Size: 34 Pages, Transcript
Format: Originally recorded on 2 sound cassettes. Reformatted in 2010 as 4 digital wav files. Duration is 2 hr., 5 min.
Summary: An interview of David Shaner conducted 2001 June 17, by Gerald Williams, for the Archives of American Art's Nanette L. Laitman Documentation Project for Craft and Decorative Arts in America, at Shaner's home in Bigfork, Montana.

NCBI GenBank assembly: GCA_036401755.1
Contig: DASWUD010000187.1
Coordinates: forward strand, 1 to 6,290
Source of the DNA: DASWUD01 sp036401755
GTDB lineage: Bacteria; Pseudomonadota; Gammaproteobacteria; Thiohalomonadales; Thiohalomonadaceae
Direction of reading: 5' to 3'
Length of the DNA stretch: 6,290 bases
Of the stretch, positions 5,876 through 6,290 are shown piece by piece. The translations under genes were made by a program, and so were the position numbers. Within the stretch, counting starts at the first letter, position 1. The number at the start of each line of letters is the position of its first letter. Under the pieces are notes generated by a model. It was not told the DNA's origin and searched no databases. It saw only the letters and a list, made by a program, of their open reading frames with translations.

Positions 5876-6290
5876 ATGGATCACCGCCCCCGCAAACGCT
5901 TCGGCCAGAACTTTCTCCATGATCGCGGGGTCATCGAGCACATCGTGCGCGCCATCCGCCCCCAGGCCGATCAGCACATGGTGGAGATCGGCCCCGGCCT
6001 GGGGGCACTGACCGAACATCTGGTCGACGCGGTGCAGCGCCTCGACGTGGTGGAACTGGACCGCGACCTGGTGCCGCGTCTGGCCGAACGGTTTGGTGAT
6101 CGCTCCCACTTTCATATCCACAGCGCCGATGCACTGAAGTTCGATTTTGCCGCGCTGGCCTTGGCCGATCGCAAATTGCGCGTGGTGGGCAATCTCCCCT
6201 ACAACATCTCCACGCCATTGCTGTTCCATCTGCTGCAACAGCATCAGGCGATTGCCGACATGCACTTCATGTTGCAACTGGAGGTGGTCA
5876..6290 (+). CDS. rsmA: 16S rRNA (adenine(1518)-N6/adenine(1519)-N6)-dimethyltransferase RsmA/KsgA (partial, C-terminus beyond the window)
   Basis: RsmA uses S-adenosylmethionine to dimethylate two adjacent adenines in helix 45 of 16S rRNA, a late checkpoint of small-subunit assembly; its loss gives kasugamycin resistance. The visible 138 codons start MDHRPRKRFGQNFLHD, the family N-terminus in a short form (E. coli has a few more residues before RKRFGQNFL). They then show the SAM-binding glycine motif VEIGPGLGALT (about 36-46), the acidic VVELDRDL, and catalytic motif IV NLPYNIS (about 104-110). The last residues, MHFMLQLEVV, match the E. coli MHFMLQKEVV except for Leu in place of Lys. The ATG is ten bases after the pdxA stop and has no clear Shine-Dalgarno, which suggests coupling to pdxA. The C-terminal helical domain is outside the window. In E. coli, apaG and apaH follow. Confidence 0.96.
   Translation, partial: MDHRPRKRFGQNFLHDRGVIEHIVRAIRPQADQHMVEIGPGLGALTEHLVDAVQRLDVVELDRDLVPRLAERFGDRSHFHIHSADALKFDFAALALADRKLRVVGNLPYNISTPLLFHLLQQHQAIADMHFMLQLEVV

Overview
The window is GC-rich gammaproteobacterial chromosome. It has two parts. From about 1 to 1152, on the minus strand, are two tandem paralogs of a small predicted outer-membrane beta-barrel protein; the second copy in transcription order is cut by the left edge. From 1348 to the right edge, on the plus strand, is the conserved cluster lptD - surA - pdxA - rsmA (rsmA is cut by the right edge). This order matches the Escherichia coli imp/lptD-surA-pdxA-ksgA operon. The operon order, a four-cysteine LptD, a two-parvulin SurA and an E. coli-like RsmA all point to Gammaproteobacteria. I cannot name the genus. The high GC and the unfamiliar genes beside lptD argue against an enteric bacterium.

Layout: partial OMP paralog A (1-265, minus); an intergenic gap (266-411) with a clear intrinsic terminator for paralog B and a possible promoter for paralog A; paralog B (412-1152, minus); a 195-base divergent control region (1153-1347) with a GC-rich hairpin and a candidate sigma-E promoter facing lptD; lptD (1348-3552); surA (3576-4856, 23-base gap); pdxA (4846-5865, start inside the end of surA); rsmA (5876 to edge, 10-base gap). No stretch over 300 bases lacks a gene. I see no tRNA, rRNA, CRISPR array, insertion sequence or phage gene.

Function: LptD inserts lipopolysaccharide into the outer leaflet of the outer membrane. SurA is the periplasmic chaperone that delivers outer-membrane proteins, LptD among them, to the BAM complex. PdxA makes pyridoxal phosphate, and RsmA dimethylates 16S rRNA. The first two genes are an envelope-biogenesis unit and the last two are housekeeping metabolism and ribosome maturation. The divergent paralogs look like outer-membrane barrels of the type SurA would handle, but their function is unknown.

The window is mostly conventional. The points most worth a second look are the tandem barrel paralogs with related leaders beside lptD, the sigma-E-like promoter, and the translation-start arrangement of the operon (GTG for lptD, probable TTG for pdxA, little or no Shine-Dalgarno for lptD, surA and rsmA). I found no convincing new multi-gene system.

Shaner speaks of his childhood in Pennsylvania and his parents background as pre-Revolutionary German-Swiss immigrants; his love of gardening; travels to the southwest United States, as well as Mexico and Peru; the appeal of the teapot; the spiritual aspect of making a bowl; how American craft has changed during his lifetime; his work at the Archie Bray Foundation; his education and his own teaching experiences; his "Saturday job" with Robert Turner; periodicals and their impact on the American craft movement; the calming effect of classical music while he worked; the construction of his studio space and equipment; the enthusiasm his family has for pottery and the arts in general; his involvement in the environmental movement and membership to the Sierra Club; his political views; the simplicity of his work; his opinion of writing in the field of pottery; his views on technology, especially within the field of pottery; his first one-man show; his opinion of other artists, especially those who are not "ordinary"; being diagnosed with Lou Gehrig's disease and its impact upon him; and the last few pieces he did before closing his studio. Shaner also recalls Kenneth Ferguson, Daniel Rhodes, John Wood, Peter Voulkos, Val Cushing, Ted Randall, Charles Harder and others.